With much at stake for both teams, the Seattle Seahawks and Los Angeles Chargers will aim to extend their respective win streaks in an exciting Week 9 matchup at CenturyLink Field.
Rebounding from an 0-2 start, quarterback Russell Wilson and the Seahawks have won four of their past five, including consecutive wins against the Raiders and Lions sandwiched around their bye week. A third straight win would move Seattle to 5-3 and further improve their chances at a wild card berth in the wide open NFC.
Safety Derwin James and Los Angeles also bounced back from a 1-2 start by winning their past four games and will travel to Seattle fresh off of their own bye. Though the Chiefs remain in front of the AFC West thanks to a scintillating 7-1 start led by quarterback Pat Mahomes, a huge road win in Seattle would keep the Chargers in the hunt for a division title.
Formerly AFC West rivals, the Seahawks and Chargers will be facing off for the first time in four years, though they have met consistently in preseason play. Back in 2014, the then-San Diego Chargers handed Seattle a season-opening 30-21 loss in the midst of an abnormal heat wave in southern California.
Much has changed for both franchises since that point, but with Wilson and Phillip Rivers still orchestrating the offense for each team, expect quite the chess match between two of the premier quarterbacks in football.
Aside from strong quarterback play, which three matchups will determine who snags a critical win on Sunday?
--Chargers quarterback Phillips Rivers vs. Seahawks secondary: The 36-year old Rivers has torched Seattle in the past, including a 284-yard, three touchdown performance the last time these two teams met in a regular season game back in 2014. Already with 17 touchdowns and only three interceptions this season, he has a boatload of quality receivers at his disposal, including sixth-year talent Keenan Allen, Tyrell Williams, and 2017 first-round pick Mike Williams. Though he’s only found the end zone once so far, Allen remains the top target for Rivers and he’s still on pace for over 1,100 yards, making him a tough matchup for Seahawks cornerbacks Shaquill Griffin and Tre Flowers. Tyrell Williams has developed into one of the best vertical threats in football, averaging more than 22 yards per reception in the Chargers last three games and posting back-to-back 100-plus yard performances. Based on his 6-foot-4, 220-pound frame alone, Mike Williams will also be a matchup nightmare and he’s coming off a game against the Titans where he hauled in a 55-yard touchdown reception. With the ability to beat defenses over the top with each of these three receivers, all eyes will be on free safety Tedric Thompson, who will be making his fourth start since Earl Thomas was lost for the season.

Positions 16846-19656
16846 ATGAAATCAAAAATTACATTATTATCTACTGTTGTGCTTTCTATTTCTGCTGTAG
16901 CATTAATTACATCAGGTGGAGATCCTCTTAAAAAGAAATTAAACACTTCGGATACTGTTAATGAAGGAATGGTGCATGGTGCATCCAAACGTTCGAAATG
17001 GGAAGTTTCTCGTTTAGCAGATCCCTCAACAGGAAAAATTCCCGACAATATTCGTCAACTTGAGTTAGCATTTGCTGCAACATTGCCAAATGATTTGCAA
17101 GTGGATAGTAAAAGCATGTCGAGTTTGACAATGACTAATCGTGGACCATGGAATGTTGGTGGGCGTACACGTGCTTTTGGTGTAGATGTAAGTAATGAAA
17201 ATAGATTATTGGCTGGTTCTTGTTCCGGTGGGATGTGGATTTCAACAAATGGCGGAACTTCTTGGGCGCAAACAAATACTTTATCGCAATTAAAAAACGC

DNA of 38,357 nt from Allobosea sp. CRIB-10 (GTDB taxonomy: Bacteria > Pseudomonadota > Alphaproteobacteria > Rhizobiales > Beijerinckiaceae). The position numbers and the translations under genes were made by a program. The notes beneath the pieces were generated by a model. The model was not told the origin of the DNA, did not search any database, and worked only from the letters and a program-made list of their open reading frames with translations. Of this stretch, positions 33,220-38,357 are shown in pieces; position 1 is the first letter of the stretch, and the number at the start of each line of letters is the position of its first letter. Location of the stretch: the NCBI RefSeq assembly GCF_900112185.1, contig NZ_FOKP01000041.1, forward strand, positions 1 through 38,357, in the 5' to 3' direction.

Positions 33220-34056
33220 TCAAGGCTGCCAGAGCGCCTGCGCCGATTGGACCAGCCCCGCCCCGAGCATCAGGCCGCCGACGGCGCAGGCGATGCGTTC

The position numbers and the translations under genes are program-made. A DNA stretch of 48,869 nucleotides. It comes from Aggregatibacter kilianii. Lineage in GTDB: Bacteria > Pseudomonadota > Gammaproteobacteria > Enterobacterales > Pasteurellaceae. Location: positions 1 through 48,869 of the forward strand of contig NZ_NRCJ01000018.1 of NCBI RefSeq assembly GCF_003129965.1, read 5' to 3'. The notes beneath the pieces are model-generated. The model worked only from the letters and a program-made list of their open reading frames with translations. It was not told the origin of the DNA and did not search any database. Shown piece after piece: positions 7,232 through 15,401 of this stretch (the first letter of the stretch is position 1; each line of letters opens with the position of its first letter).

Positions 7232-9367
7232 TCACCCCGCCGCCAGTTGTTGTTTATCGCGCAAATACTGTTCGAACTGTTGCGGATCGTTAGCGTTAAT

--Seahawks tackles Duane Brown and Germain Ifedi vs. Chargers DE Melvin Ingram: When Seattle and Los Angeles met in the second game of the preseason, Ingram dominated both Brown and Ifedi during the couple of series starters played for both teams in the first half. Though Ingram didn’t finish with any sacks in the game, he harassed Russell Wilson regularly, forcing Wilson to move the pocket and creating opportunities for other Chargers to hit him. That exhibition matchup feels like eons ago, however, and Seattle’s front line has improved dramatically since August thanks to great coaching from Mike Solari. Wilson has been sacked less than twice per game over the past five contests, but Ingram will remain a challenging matchup for both tackles due to his speed off the edge. Even without Joey Bosa across from him, Wilson considers him one of the best defensive ends in the league and Seattle has to stop him from wrecking the game as a pass rusher.
--Chargers running backs Melvin Gordon and Austin Ekeler vs. Seahawks linebackers Bobby Wagner and K.J. Wright: The Chargers were one-dimensional last season, as they ranked first in passing yardage but 24th in rushing yardage. As one of the catalysts for their 5-2 start, Ken Whisenhunt’s offense has found balance with Gordon and Ekeler both averaging over five yards per carry while also utilizing both players heavily in the passing game. Gordon missed last week’s game with a hamstring injury and will be questionable for Sunday, but if he plays, Rivers will look to get him the football frequently, as his 30 receptions rank second on the team behind Allen. Combined with Ekeler, the Chargers have thrown 33 percent of their passes to running backs, the second-highest percentage in the NFL behind only the Patriots. Wagner and Wright will have to keep a close eye on whichever player is in the backfield and account for these weapons in the passing game while the secondary deals with the Chargers talented receiving corps.